Islamabad—US ambassador David Hale has encouraged public and private sector representatives to continue their efforts to support women’s entrepreneurship in Pakistan during a workshop in Islamabad today. Ambassador Hale’s remarks occurred during the final conference of the one-year Women Can Do Project, funded by the U.S. Embassy and carried out by the Shaoor Foundation.
Through this project, over 3,000 women have received entrepreneurship training at public universities and madrassas across Pakistan. Shaoor Foundation staff also have coordinated a series of policy discussions with government officials, educators, business representatives, and others to identify and address the barriers to women’s entrepreneurship in Pakistan.
“Through this project, we have found that so many women across Pakistan have a dream of establishing their own businesses, but many didn’t know where to begin,” said Women Can Do Project Manager Durreshawar Mahmood. “While training and inspiring women currently in universities and madrassas to pursue their goals, we also have worked with officials and others to ensure future generations of Pakistani women have more resources and fewer challenges when seeking to start their own businesses.”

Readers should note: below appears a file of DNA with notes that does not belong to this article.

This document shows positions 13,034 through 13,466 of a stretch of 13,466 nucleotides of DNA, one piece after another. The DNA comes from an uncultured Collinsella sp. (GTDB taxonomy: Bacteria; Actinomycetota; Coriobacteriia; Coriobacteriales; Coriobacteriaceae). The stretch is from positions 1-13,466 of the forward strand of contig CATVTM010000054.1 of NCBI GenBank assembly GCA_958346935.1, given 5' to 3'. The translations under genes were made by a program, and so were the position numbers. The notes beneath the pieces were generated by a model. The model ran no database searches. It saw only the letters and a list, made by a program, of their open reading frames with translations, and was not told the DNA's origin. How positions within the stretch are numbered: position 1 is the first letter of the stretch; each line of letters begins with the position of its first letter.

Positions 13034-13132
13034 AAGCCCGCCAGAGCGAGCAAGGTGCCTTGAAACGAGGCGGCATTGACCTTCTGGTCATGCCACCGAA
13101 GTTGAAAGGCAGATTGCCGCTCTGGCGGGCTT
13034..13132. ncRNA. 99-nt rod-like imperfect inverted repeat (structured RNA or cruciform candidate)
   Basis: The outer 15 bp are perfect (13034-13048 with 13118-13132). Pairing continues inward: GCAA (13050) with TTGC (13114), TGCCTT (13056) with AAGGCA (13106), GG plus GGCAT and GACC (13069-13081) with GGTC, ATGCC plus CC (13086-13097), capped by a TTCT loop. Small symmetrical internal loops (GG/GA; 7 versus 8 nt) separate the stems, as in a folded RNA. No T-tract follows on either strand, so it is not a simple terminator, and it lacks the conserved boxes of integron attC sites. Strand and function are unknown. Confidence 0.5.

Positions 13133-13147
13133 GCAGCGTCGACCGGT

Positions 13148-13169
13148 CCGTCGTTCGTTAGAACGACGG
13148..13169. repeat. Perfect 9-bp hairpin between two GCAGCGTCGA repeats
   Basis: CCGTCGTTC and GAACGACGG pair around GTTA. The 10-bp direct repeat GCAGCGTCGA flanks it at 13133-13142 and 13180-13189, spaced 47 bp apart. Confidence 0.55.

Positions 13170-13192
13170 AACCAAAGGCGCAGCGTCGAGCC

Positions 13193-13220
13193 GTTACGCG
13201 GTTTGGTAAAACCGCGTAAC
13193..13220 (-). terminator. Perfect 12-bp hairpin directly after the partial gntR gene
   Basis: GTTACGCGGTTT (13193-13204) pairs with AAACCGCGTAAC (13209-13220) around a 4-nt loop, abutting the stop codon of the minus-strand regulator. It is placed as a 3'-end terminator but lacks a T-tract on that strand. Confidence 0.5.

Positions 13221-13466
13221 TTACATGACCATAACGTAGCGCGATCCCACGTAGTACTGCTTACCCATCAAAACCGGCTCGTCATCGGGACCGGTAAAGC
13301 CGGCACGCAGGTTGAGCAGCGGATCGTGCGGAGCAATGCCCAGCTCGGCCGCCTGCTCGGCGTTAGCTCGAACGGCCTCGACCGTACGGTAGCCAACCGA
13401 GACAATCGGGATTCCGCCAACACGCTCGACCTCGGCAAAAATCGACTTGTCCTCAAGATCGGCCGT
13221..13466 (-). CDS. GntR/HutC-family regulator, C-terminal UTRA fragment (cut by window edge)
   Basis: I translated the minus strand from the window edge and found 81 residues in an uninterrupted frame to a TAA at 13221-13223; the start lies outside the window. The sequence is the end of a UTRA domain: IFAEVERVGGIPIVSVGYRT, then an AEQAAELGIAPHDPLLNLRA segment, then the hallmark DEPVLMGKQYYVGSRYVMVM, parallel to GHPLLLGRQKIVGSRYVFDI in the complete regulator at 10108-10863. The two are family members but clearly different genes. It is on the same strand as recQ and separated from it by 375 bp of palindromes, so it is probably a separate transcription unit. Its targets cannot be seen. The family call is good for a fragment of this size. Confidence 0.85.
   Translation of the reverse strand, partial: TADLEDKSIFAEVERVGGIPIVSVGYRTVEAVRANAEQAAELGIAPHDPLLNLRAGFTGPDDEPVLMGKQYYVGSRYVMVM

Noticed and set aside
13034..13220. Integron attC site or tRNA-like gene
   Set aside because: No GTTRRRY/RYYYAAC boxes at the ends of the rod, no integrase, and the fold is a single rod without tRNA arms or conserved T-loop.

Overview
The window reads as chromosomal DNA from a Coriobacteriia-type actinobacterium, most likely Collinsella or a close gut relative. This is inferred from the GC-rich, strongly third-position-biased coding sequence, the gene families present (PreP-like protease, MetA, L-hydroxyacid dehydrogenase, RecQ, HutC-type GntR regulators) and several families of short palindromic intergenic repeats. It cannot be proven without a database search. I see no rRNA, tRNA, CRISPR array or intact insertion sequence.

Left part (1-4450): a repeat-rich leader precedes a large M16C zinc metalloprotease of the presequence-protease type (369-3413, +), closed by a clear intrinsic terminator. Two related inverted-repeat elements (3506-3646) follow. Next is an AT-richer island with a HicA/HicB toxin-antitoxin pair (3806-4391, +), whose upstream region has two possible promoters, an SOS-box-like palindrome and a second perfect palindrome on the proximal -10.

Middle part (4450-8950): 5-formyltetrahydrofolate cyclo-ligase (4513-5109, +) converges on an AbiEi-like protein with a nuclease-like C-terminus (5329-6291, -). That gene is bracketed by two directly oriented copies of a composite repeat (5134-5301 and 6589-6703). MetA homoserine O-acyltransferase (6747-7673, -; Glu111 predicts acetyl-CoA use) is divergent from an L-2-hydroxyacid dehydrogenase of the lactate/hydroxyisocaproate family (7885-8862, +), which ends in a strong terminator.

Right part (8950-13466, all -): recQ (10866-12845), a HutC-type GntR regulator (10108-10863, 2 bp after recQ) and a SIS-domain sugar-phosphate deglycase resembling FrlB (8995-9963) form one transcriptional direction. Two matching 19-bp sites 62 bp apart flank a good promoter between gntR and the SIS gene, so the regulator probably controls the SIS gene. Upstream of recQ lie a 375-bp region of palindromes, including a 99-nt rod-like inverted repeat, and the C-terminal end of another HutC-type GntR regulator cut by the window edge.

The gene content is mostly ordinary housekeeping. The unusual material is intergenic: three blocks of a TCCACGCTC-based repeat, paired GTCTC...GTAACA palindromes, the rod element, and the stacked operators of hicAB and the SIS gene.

Supporting women entrepreneurs in Pakistan has a ripple effect on families, villages, and cities across Pakistan. Successful entrepreneurs create jobs for other women and men.
They offer innovative solutions to problems. They deliver essential services. And they support their families.
The Women Can Do Project is one of many entrepreneurship-related initiatives supported by the American Embassy. For example, the American Embassy sends Pakistani entrepreneurs to the United States on exchange programs, supported the establishment of the WECREATE Center for women’s entrepreneurship in Islamabad, and sponsored the travel of Pakistani delegates to the Global Entrepreneurship Summit in June.